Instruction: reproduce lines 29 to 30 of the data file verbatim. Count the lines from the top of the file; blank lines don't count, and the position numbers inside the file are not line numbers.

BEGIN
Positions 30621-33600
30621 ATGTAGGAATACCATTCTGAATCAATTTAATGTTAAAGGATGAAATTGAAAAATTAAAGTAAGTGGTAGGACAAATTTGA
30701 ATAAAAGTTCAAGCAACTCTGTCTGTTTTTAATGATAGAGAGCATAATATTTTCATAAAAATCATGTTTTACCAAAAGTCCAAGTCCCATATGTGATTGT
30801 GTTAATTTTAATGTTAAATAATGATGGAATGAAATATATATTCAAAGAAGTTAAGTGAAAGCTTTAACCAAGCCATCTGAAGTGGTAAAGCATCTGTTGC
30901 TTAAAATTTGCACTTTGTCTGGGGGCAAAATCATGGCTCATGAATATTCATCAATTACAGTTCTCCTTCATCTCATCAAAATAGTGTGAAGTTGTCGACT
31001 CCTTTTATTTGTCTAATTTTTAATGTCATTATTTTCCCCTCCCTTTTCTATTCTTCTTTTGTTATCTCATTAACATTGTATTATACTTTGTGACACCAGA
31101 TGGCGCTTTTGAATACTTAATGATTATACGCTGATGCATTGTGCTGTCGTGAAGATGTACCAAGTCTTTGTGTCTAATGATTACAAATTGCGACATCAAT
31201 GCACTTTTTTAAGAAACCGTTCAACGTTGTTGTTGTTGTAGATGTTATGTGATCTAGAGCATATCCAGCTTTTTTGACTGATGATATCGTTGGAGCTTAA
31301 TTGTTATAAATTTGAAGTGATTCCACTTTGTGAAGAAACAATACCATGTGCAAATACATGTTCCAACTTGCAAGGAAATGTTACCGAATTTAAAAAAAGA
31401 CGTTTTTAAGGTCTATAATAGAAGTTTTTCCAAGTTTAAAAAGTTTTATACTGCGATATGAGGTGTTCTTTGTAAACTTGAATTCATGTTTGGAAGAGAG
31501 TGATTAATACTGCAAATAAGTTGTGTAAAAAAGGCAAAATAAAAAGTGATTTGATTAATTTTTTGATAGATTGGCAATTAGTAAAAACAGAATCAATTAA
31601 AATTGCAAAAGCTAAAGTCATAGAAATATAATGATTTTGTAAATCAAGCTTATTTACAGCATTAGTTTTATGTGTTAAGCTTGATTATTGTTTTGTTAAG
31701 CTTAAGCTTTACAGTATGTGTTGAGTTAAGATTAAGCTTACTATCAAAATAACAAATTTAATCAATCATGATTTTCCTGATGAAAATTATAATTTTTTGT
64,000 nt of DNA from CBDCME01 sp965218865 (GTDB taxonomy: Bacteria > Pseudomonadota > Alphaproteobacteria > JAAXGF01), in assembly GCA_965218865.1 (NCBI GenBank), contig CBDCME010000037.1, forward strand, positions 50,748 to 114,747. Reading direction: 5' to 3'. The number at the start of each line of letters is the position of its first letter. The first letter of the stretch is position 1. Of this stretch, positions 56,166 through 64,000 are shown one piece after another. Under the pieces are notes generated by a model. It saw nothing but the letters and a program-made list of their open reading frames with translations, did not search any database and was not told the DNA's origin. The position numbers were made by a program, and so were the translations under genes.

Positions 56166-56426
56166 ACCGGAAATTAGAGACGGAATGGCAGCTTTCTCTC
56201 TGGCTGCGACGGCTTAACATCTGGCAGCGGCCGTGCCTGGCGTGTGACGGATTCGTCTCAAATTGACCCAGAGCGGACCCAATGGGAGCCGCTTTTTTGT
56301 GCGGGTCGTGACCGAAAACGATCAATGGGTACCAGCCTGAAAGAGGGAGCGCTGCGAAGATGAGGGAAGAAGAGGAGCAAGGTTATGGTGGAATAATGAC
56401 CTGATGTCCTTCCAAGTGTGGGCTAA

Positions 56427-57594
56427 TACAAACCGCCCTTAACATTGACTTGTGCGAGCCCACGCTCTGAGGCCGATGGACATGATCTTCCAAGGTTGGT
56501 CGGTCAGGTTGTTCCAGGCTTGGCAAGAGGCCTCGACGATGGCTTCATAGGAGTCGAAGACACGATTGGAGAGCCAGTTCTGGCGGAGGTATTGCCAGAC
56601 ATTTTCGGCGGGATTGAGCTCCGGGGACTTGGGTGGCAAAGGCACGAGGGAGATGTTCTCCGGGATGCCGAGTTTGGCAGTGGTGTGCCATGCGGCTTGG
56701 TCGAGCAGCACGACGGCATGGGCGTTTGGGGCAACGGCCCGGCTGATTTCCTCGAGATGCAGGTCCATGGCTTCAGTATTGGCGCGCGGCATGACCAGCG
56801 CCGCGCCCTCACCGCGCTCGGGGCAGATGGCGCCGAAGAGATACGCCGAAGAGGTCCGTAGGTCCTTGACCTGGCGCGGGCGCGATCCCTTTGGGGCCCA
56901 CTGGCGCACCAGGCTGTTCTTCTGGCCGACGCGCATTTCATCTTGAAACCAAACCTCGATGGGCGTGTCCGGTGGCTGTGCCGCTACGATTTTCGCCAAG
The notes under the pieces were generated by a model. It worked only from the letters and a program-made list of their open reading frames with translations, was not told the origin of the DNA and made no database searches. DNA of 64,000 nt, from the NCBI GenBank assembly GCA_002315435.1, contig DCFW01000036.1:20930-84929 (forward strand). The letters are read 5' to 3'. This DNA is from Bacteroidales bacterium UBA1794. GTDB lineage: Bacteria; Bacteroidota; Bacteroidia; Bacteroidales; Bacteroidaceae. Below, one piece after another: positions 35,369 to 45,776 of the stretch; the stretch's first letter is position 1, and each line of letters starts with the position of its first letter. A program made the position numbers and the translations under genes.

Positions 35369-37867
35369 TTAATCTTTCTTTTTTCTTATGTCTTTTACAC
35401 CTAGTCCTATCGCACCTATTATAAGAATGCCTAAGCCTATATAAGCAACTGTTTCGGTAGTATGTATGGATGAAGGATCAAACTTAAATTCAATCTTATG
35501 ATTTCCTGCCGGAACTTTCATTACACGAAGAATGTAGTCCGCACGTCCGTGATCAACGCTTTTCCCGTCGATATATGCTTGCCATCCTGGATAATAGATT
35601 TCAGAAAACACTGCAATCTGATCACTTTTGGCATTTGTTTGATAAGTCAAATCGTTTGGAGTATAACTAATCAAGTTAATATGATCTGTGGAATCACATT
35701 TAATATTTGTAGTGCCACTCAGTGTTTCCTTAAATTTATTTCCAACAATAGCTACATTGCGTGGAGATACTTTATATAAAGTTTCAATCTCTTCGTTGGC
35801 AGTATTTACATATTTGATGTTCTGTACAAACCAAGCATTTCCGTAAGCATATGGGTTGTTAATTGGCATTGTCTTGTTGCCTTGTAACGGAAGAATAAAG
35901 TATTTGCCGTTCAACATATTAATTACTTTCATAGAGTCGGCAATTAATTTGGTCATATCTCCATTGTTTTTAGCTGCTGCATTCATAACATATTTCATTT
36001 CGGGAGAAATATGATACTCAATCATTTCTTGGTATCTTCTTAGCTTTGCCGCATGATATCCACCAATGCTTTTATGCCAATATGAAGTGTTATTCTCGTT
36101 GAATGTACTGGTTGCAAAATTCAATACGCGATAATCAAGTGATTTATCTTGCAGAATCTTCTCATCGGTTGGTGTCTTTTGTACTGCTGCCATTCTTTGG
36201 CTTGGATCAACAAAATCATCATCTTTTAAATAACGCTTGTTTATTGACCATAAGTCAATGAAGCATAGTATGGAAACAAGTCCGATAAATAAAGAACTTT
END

35369 TTAATCTTTCTTTTTTCTTATGTCTTTTACAC
35401 CTAGTCCTATCGCACCTATTATAAGAATGCCTAAGCCTATATAAGCAACTGTTTCGGTAGTATGTATGGATGAAGGATCAAACTTAAATTCAATCTTATG